Map Quest

A Fall Color Road Trip through Central Washington

A road trip to Wenatchee heads past iconic larch trees to rich fruit orchards.

By Allison Williams October 21, 2022 Published in the Fall 2022 issue of Seattle Met

Image: Levi Hastings

1. March through the Larches

The ephemeral alpine larch hides at high elevations, usually demanding arduous hikes into the mountains to catch its autumn turn to oranges and yellows. But the Swauk Forest Discovery Trail on the crest of Blewett Pass winds less than three miles through the eastern side of the Cascades, dotted with interpretive signs that illuminate the area’s wildlife and history. Most crucially, it passes larch trees; their needles pale from green to light yellow in late September, finally turning a brilliant orange before fall winds blow them off. 

2. Reach the Pinnacle

Climbers flock to the sandstone towers of Peshastin Pinnacles State Park for the challenge of a notorious crag, its steep sides buttoned with aging bolts meant to hold lifesaving ropes. A pocket state park at only 34 acres, Pinnacles features trails with singular purpose, thin footpaths rising quickly to the bottom of each climbing crag. From where the rocky spires jut skyward from dusty earth, views of fruit orchards stretch in every direction, heaving with the season’s apples and pears.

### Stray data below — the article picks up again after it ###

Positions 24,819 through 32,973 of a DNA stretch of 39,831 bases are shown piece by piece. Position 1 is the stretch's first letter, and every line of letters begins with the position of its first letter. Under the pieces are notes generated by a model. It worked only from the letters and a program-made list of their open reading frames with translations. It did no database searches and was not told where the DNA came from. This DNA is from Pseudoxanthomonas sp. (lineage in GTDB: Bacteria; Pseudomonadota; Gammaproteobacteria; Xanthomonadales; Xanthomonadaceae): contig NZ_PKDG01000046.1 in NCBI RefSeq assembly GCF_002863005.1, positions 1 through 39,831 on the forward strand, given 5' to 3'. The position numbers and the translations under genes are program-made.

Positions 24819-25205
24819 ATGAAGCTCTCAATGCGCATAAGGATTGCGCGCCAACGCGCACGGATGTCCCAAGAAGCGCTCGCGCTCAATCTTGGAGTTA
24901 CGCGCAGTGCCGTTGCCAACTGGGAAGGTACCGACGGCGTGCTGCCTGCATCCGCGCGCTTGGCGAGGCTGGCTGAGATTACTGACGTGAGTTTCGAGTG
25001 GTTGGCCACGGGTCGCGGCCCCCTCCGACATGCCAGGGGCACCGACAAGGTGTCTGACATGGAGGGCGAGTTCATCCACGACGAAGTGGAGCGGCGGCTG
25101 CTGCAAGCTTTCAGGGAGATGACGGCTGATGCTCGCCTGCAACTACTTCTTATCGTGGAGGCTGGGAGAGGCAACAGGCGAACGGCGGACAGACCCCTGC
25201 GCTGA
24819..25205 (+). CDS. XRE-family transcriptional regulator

3. Meet the Meat

A brass pig squats at the corner of Aplets Way and Pleasant Avenue, guarding a red barn-shaped restaurant with a contented smile. Behind him Country Boys BBQ dishes chopped beef brisket or pulled pork doused in sauce, a soft bun speckled with onions barely containing the handful of meat. Baby back ribs often sell out before close; customers carry baskets lined with classic red-and-white checked paper and laden with meat to the patio overlooking small-town Cashmere. With notably sizable portions, most leave with the same sleepy grin as the pig.

4. Make a Toast to the Riverfront

Wenatchee’s Pybus Public Market was built on tough stuff, specifically steel produced by an enterprising blacksmith who set up a warehouse and metal fabrication shop on the Columbia River. The vacant building was reborn as a home for artisans and food purveyors in 2013, erecting a red Pike Place–like “Public Market” sign.  Lake City’s Hellbent Brewing opened a taproom late last year, pouring beers named for a junkyard cat and the elusive Seattle sunshine. Then this summer, Off the Hill tasting room brought the market small-batch wines and ciders that salute the fruit grown on the sloping hills around Wenatchee.

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